Inspiration, Onward

As I reflect on the beginning of my journey toward living well until I die, I am overwhelmingly grateful for the inspiration I have received from Francesca, the course content and many amazing contributors, and from my peers.  I have learned so much, and have so much to learn.  Most of all, I feel that I have once again found what Buddhists call “right livelihood,” the fifth step on the eightfold path to enlightenment.   “The Buddha encouraged his disciples to engage in compassionate activity, and to make their living in a way that is ethically positive. It’s important to assess how our work affects our mind and heart. How can work become meaningful? How can it be a support to spiritual practice—a place to deepen our awareness and kindness?”

Many of these principles are reflected so clearly in  the role and scope of an end-of-life doula:

Accept that death and dying are a normal part of life.  I have learned to consider my own death more clearly and to prepare for it more fully. 

Provide non-medical, nonjudgmental emotional/spiritual support and soothing physical comfort measures. I now better understand the essential need for this approach and have asked for it for my own death as a result of what I have learned here. 

Create a calming, peaceful atmosphere.  This doula principle can guide and be a reminder to me every day, in so many situations. It reminds me that I can be the peace I seek. 

Assist clients with living their days to the fullest—developing wishes for care together, arranging visits, and encouraging the preservation of energy for what’s most important.  Living each day to the fullest is a lesson I learn daily from all who have struggled. I think of this as a gift in the lesson and a promise I make to myself, to those I support, and to those I love. 

Hold a client’s hand through the purposeful work of resolutions, story sharing, life reflections, and legacy projects.  I learned absolutely invaluable lessons through Dignity Therapy, letters to those I love, and other legacy principles.

Trust in the inherent wisdom of each person to decide and discover his or her own best path.  This is an important guiding principle that becomes even more essential as we age and as we may lose some efficacy due to circumstances beyond our control.   

Companion rather than treat.  I believe we are here to be the best companions possible in all of our endeavors, to learn to love well and to walk beside others, and to take turns leading and following. Those dying now can be our best teachers if we keep our hearts open to their wisdom. 

Empower and encourage a client’s friends and family members to operate within their comfort zones; fill in support gaps as they arise.  Empowering and encouraging are vital parts of companioning, as are being present and honoring those we work with, and preserving their boundaries as we keep our own.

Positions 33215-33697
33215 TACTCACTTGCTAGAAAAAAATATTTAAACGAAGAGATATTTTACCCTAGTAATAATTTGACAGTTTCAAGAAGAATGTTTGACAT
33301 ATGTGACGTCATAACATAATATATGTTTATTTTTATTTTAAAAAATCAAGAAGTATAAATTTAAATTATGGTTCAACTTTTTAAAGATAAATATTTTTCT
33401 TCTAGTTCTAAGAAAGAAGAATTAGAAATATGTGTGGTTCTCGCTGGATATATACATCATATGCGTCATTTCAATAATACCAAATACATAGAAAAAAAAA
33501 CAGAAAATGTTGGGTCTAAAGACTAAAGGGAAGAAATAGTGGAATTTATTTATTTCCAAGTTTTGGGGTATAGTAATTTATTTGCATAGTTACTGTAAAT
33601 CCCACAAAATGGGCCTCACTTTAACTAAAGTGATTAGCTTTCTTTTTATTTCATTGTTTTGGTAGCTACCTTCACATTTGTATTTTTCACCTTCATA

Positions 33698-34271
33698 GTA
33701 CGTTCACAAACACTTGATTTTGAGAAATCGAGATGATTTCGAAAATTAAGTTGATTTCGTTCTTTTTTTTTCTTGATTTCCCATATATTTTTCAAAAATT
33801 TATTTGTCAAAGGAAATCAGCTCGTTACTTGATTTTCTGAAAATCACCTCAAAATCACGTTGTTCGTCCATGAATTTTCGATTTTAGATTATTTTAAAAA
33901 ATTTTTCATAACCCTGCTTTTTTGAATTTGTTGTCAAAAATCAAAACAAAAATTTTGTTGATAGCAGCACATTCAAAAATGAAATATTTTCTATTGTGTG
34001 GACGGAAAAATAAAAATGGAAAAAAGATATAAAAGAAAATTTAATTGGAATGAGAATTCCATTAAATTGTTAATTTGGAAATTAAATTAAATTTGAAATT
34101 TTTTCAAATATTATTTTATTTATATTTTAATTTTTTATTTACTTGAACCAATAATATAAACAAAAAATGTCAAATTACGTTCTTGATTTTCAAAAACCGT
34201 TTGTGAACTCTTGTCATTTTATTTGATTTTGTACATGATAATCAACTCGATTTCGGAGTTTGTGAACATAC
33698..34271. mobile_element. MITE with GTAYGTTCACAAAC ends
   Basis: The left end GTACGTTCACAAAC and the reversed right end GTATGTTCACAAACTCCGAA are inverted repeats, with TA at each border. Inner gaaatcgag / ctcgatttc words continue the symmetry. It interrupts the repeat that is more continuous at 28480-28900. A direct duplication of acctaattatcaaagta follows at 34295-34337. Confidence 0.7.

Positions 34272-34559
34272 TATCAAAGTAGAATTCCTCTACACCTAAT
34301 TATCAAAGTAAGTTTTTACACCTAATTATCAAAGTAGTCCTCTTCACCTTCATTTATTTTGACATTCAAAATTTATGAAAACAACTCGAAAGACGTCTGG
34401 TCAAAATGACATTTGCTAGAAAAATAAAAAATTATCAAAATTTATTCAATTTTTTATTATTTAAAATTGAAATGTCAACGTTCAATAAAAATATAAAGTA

Feel comfortable sitting vigil and respectfully assisting in after-death care as directed by a client’s family.  Sitting vigil is a respectful process that is the ultimate expression of unconditional positive regard, a principle I hope to hold most dear in my work. 

Provide a continued presence, when requested, during the initial grief and bereavement phase.  A continued presence is so important, especially when others may find it hard to do so, fearing their inability to offer the “right words” or “right response”. I believe doulas can be a continued positive presence and can help others learn to do so as well. 

As I consider best use of what I have learned and what I bring to this work, I wonder about the greatest need.  As I live in a state that has a rapidly aging population and statistically low use of hospice services, I see great needs for education and support for people at all stages of living and dying. I have been so effusive about this class and what I am learning that I have been given the opportunity to open conversations with friends and acquaintances as they ask me how I am and what I have been doing.  I have become aware again of how difficult it is for many people to talk about end-of-life issues. I have so many peers who have children who live far away who are concerned about them, and so many of these parents (and non parents, as well) who feel concerned and unprepared.   I would love most of all to help them live well now by working to increase their comfort and help with communication and planning for the future, including their deaths.   I envision meeting with small groups of friends and acquaintances to share some of what I have learned, assess their awareness and understanding, and offer assistance that meets their unique needs for preparing their end-of-life wishes. This seems to fit so well with the doula principles of empowering and encouraging.

Author Bio: Sharon Skye Forest

I come to the work of Transition Companion with an open heart, an open mind, and a strong wish to serve. I am so grateful for all of the formal and informal education and work experiences that have bought me to my final calling, that of a transition companion helping people plan and prepare for end of life. I believe that this planning should begin as soon as we become adults to embrace life most fully. It is my deepest wish to help people become more comfortable with our lifelong transition toward death.


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